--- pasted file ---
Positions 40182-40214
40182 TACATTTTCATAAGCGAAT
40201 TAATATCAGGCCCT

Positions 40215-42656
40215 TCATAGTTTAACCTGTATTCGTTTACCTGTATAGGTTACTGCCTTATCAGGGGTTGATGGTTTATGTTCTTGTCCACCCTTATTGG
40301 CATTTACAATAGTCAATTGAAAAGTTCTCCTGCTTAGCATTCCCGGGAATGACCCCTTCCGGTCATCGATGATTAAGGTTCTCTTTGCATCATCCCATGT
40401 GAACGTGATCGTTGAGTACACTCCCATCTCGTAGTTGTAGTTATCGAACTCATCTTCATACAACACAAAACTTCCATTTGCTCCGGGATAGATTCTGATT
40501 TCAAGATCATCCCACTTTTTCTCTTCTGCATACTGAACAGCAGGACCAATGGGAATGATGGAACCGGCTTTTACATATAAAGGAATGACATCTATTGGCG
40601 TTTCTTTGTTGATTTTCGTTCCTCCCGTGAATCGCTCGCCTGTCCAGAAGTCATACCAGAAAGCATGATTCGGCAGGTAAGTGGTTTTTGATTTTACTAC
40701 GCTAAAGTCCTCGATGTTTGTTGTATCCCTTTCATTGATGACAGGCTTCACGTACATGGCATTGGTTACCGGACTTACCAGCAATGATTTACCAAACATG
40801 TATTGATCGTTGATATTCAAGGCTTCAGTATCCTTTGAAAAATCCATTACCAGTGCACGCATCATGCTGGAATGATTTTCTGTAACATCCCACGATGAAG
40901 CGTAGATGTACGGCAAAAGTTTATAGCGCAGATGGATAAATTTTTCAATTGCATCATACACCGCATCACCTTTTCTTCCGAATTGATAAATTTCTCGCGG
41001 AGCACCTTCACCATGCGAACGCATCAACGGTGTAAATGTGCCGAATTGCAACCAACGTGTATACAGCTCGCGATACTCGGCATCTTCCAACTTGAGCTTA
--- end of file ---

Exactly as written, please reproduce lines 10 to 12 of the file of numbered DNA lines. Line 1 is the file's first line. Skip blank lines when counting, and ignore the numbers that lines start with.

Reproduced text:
40701 GCTAAAGTCCTCGATGTTTGTTGTATCCCTTTCATTGATGACAGGCTTCACGTACATGGCATTGGTTACCGGACTTACCAGCAATGATTTACCAAACATG
40801 TATTGATCGTTGATATTCAAGGCTTCAGTATCCTTTGAAAAATCCATTACCAGTGCACGCATCATGCTGGAATGATTTTCTGTAACATCCCACGATGAAG
40901 CGTAGATGTACGGCAAAAGTTTATAGCGCAGATGGATAAATTTTTCAATTGCATCATACACCGCATCACCTTTTCTTCCGAATTGATAAATTTCTCGCGG